02 Mar Advanced techniques in Laser Welding of Polymers
The automotive, chemical as well as pharmaceutical industry and not to neglect the medical institutions are demanding compact, easy to use and hermetically sealed plastic parts in high volumes. Due to the availability of high-power diode-based fiber coupled laser sources plastic welding is rapidly conquering all these fields. Besides higher throughput and smaller welding details, customers are also craving for less color sensitivity and clear-to-clear joints. The latter can be served by means of Monocrom @FLEX modules in the 2 µm to 3 µm region due to an increase in absorption for most thermoplastics. Our unique “rectified polarization beam combining” technique allows us to reach up to 105 W in CW.
What is laser plastic welding?
Nowadays, laser plastic welding is a common technique to contactless combine several tailored plastic parts by means of laser radiation interaction. It is a material processing application that constantly gains more interest and is evolving to comply to industrial demands. Laser plastic welding works best for thermo-plastics, which are e.g., PA6, PMMA, PEEK, PTFE and TPU. There are much more but this is just a selection of possible candidates. Some combinations have a stronger weld strength than others and can be looked up in tables. Within a certain and type specific temperature range thermo-plastics establish a liquid phase before they decompose. Based on these temperature windows suitable combinations can be chosen.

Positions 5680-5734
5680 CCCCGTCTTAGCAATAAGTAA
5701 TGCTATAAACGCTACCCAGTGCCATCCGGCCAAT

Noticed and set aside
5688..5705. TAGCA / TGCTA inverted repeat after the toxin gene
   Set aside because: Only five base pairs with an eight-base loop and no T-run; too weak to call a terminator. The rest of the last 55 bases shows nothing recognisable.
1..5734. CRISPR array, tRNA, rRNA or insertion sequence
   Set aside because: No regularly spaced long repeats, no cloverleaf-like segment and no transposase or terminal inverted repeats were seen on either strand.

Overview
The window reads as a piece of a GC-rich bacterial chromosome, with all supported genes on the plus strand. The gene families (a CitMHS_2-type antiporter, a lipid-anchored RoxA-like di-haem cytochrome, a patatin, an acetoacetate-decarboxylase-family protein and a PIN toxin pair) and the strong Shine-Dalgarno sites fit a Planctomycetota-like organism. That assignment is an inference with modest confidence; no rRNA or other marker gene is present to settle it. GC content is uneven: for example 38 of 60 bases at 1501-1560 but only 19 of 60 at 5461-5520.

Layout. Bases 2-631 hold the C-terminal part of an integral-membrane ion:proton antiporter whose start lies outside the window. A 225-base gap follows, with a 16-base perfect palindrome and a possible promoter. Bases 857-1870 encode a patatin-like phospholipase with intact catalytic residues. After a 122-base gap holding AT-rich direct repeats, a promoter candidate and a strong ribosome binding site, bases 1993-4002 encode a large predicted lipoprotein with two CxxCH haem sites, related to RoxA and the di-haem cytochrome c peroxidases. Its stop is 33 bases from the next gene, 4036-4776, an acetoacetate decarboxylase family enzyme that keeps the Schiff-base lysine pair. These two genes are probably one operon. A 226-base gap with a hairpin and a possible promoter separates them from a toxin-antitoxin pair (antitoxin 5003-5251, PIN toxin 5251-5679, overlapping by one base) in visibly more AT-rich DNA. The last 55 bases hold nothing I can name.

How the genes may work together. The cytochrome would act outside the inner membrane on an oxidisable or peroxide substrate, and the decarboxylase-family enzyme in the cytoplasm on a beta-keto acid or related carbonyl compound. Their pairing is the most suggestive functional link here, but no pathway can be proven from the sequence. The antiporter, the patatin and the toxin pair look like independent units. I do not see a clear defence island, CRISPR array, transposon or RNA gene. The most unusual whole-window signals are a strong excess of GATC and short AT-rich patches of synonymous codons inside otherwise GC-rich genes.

Generally, welding approaches can be divided into two major schemes (simplified).
- Through-Transmission Laser Welding
- Clear-to-Clear Laser Welding
Figure 1: (a) shows schematically standard through transmission laser welding where the energy deposition takes place in the lower part due to total absorption of the incident laser light. Energy absorption is caused by using a different plastic or by adding IR (~1 µm) absorbant particles. (b) is illustrating a so called clear-to-clear laser welding scheme. Here the phenomena used is different since the energy is deposited in the bulk material by means of higher intrinsic abrosption of longer wavelengths (> 2 µm) laser light. This approach allows multi-layer welds.
The first scheme is either established between two different plastics or between the same, while in the latter case the lower one has an IR absorptive additive or different color. For Through-transmission laser welding the energy deposition is taking place in the joint section of both parts by total absorption of radiation from the lower part. This can be seen in Fig. 1a. Typically wavelengths used are between 808 nm and 1064 nm. Whereas the range from 808 nm to 1060 nm can be covered by high-power direct diode lasers and 1030 nm and 1064 nm are emission lines of Yb and Nd doped lasers.